Start paying bills to yourself

Start paying bills to yourself

Last updated on 29th July, 2021 at 09:31 am

We all know we should save for our future, whether it’s for retirement, our kids’ education or a rainy day. But why is it so hard to stay committed to good savings? Get in the habit of treating your future self the way you do bills by putting money aside for yourself regularly.

We live in a consumerist world where it’s easy to get swept up by constant urges to have what others have – always being on the hunt for the next big thing,” says Andre Wentzel, Head: Client Solutions Savings at Sanlam. “We spend money on these ‘wants’ first, and savings last, because spending is instant, visible and tangible. But the only way to make savings work for you is to pay yourself first, not last, otherwise you’ll never have any money left over for future goals and opportunities.”

Self-care vs self-sabotage

“Your future is just as important as the bills you have to pay now. ‘Future you’ also deserves to be looked after. Think of saving money as a method of self-care. You are affording yourself opportunities in the future, whether it’s to start a business or to live comfortably when you can no longer earn a salary. If you don’t save, you’re actually limiting yourself. Don’t sabotage your own future,” says Wentzel.

Read more about how budgeting is a form of self-care here.

What is ‘pay yourself first’?

Paying yourself first is one of the oldest rules of personal finance. As soon as your salary hits your bank account and you start paying bills, you should set money aside for savings or paying debt. How you pay yourself depends on you – it can be a percentage of your salary or a small amount. Wentzel warns about a ‘giving mentality’. “Giving to others instead of ourselves gives us an immediate emotional benefit of feeling appreciated. But if we channel this generosity into our own savings, we can provide for others for years to come.”

Three steps to ‘paying yourself first’

1. Invest in ‘future you’
‘Future you’ deserves to be paid as much as the school fees, the phone bill and the security company. By paying yourself first, you’re mentally establishing saving as a priority. Setting aside money each month to grow your harvest of the future, so to speak, is empowering. It will help you maintain and improve your lifestyle over time.

How to do it
Relook your budget so you know exactly what’s coming in and going out, and so that you can list yourself as a bill with your other expenses. “Automate this payment as much as possible, whether it’s a contribution to retirement savings going off before you get your salary, or a monthly direct debit,” suggests Wentzel. “If you pay yourself manually, it’s normal to have feelings of pain and loss. But if you never see that money, you’ll surprise yourself with what small, regular amounts can become over time.”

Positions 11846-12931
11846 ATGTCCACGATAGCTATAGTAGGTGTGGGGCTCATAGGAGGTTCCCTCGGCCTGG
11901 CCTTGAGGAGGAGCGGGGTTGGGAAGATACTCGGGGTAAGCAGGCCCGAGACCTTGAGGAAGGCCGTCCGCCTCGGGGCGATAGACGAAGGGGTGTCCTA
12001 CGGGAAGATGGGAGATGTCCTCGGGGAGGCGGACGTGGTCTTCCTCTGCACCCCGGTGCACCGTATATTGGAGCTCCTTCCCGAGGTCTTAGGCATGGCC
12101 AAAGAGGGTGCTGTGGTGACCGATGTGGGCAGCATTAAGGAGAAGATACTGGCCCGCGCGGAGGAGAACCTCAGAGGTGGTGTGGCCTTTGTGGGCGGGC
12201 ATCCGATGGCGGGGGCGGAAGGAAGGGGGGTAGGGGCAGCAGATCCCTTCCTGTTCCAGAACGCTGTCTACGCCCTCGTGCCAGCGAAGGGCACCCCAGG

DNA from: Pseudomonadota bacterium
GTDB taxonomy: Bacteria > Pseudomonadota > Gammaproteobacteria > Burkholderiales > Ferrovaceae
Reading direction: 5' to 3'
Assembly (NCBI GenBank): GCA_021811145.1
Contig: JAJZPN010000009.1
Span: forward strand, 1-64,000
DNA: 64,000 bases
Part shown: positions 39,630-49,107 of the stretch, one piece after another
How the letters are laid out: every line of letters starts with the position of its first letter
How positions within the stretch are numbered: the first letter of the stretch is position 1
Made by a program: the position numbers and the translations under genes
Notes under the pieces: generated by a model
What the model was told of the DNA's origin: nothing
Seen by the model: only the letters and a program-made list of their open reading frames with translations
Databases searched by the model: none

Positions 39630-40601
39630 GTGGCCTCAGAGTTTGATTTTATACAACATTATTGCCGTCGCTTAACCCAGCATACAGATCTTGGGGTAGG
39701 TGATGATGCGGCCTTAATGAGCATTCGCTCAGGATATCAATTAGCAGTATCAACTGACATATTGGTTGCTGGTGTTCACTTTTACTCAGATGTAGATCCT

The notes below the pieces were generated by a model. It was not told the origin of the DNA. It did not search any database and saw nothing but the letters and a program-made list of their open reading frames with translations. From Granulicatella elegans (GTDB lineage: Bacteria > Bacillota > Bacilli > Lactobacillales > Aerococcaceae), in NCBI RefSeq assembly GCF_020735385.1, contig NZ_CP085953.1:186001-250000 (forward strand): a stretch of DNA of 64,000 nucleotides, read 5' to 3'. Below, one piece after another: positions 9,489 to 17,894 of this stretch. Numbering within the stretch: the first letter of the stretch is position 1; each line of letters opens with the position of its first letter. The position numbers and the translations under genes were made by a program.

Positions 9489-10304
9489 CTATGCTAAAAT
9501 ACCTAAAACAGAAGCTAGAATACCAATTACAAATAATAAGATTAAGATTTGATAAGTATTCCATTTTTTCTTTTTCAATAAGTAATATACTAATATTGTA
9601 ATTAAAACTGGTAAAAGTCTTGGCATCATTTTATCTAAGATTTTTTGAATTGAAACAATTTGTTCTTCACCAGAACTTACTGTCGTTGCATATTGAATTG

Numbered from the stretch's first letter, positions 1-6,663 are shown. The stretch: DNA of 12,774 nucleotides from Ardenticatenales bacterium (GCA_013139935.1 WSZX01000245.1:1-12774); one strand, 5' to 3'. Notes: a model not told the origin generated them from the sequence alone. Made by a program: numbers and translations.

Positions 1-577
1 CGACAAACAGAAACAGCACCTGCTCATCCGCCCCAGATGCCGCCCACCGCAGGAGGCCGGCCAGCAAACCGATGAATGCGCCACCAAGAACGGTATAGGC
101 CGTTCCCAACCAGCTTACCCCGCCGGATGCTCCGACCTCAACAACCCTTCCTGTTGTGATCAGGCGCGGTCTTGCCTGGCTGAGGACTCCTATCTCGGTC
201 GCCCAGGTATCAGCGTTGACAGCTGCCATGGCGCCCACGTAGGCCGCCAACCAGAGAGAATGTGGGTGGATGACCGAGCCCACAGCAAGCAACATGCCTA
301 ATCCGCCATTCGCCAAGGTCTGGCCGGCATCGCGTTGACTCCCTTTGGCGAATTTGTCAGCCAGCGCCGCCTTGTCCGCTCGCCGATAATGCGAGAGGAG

2. Empower yourself with information
Knowledge is power, and if you’re going to pay yourself first, find a method that works for you. Just as you would put research into the right exercise or health regime for your lifestyle, find a method of paying yourself first that is doable and sustainable.

How to do it
“Focus on spending less each month and banking the difference. You could also start a side hustle and put all of your profits towards your savings, separating your salary from your extra income,” says Wentzel. Read this to find out how to start a side hustle and make it a success.

3. Make your savings goals extra-visible
“As behavioural economist Dan Ariely points out, when we invented money, we made spending very visible, but we made saving completely invisible. That’s something we need to change, and having very clear savings goals will help,” continues Wentzel. “Research has proven that people who invest money with very specific goals save a lot more over the long term. It’s about retraining your mind to focus less on the now and more on the future.”

How to do it
Be very clear with yourself about what your savings goals are. It’s good to have short-term and long-term goals. Give each goal a name and an end date, and identify what each goal means to you personally. Make these as visible and specific as possible.

If you want to live in a different country one day, put up photos around your house as motivation. Use an app to see how your savings are growing or create a colourful progress chart.

Three ways to spend less

1. “The world is making it easier to get around without cash, but we should make our money more visible – not less,” says Wentzel. “We should put limits in place to help ourselves think before we spend. Try the ‘envelope method’ for a week: only spend cash you’ve budgeted for that week. You’re bound to spend less.”
2. “Try to curb emotional spending, for example, buying a new piece of tech because you feel bored or sad. Replace that with something else, like calling a friend.”
3. “Try to stick to one big shopping trip a month and only one top-up trip per week. The less time you spend at the shops, the better for your bank account.”

It’s important to be very honest with yourself about the difference between self-care and self-sabotage. Take care of ‘future you’ by setting clear financial goals. Use this savings calculator to work out how much you should put away regularly to reach your financial goals.

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